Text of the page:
Publisher steps up and shows photographs that they have agreed to substitute.

Somehow, the creationists fail to notice that what has happened is they are insisting on photographs that show evolution in stead of a drawing.  (Turns out the drawings are not Haeckel’s after all — just line drawings of embryoes).  Creationist Gail Lowe excitedly makes the motion to accept the product with photos instead of line drawings.  (Somewhere a Discovery Institute wizard is having a heart attack.)

Board proceeds to make similar motion for’s version of Adaptive Curriculum’s stuff.

6:25 p.m.

Lowe complains of spelling, punctuation and subject-verb agreement issues on the slides for SciTEX Biology.  Motion to insist they be corrected before they make it to classroom.  Discussion . . . (discussion?  discussion?)

The science is right, but the spelling is wrong.  [To this old copy editor, this strikes me as bizarre.]  “In the future we need to appoint at least one member to each panel who is an expert in the English language.”  (missed which guy said that)

Motion to approve, with errors to be fixed, passes.

Item 8, biology supplements, as amended, is approved.

No fight.

Counsel says there must be a formal motion to reject the materials from the ID/Creationist guys.  Motion passes.

I’m a fireworks fan, but missing fireworks in this room is a good deal.

Board adjourned for the evening.  Votes on other issues, and final approval, tomorrow.

4 Responses to Still no fireworks at Texas SBOE . . . yet

  1. Ed Darrell says:

    If you do not believe in gravity, your ego inflates to uncontrollable proporations. Then you turn upside down: Feet in the clouds, head in the ground. That’s the Tea Party/Republican platform.


  2. James Hanley says:

    No Fireworks at Texas SBOE….yet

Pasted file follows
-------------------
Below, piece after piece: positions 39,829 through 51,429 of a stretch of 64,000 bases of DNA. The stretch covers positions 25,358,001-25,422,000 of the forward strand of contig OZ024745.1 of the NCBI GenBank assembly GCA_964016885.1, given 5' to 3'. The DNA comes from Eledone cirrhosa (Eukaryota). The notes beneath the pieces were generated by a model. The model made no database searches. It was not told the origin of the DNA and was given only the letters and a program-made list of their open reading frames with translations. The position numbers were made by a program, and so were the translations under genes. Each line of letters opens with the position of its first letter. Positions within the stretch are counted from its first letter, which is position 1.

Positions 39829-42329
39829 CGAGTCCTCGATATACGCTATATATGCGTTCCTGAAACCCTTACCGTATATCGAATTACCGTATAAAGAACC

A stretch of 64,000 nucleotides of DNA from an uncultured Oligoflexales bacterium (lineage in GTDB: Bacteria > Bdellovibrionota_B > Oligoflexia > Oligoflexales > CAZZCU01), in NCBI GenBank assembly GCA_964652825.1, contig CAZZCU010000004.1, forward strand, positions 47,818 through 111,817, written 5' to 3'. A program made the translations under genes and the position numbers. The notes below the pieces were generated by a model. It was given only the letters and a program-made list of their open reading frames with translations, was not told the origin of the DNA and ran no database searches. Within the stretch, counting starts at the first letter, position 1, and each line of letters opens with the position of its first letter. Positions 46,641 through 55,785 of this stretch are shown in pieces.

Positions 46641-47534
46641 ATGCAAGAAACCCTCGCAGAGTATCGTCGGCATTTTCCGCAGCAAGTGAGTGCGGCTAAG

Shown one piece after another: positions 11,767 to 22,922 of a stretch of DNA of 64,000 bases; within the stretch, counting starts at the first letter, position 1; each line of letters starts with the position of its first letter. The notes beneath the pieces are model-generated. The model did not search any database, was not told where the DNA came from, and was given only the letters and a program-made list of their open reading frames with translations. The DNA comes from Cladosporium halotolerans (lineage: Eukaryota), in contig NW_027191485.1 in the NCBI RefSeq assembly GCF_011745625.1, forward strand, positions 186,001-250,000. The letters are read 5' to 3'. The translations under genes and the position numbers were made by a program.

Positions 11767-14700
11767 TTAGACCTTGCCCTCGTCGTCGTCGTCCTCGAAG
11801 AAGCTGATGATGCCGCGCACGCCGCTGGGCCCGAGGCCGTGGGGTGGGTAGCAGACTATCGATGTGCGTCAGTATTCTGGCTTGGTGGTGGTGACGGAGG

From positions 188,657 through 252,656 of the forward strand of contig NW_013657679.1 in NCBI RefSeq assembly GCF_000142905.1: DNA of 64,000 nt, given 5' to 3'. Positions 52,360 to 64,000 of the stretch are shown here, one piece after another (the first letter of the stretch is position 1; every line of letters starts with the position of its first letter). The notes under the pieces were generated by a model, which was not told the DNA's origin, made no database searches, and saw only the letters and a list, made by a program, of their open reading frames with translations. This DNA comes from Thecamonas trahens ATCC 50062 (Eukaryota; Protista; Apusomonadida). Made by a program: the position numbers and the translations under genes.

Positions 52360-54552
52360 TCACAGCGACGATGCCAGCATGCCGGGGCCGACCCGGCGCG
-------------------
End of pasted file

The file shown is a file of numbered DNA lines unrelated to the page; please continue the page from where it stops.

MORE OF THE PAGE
Aren’t fireworks banned in Texas right now, anyway? Holy cow, if these hearings get sparky the whole state could go up!

    the process is unclear to those who invented the process and those who are ruling on the product.
    Curious, did this particular group of Board members create the process, or did they inherit it from a prior Board? Because I’ve seen this kind of thing before when a new group of people are elected and there’s no institutional memory about how things are done. Having been in that position myself, I’m actually sympathetic to others who bump into that problem–that’s where a permanent professional staff is worth its weight in gold. But if this particular group designed their own process and can’t figure it out, then, well, it makes me giggle.

    Somehow, the creationists fail to notice that what has happened is they are insisting on photographs that show evolution in stead of a drawing.
    Hallelujah! But don’t spread the word about their error just yet.

    I can’t say much good about Michigan politics, but I’m thankful that this just isn’t a problem up here. Heck, the good (or reasonably good) citizens of this state even voted up a ballot initiative to allow stem-cell research.

    Nice picture, by the way. It makes me jealous. Some time I’ll come float the Colorado with you and we can argue politics until you’re ready to brain me with a canoe paddle.


  3. James Kessler says:

    What happens in Texas will trickle down to Iowa as far as textbooks go. The bookmakers aren’t going to make textbooks that differ for all 50 states.


  4. Thanks for keeping us posted and for keeping this an issue. I think what happens in Texas regarding textbooks may or may not trickle down to Iowa. In the meantime, we have a bunch of presidential candidates here who do not “believe” in evolution.
    (If you do not “believe” in gravity does that make it not true?)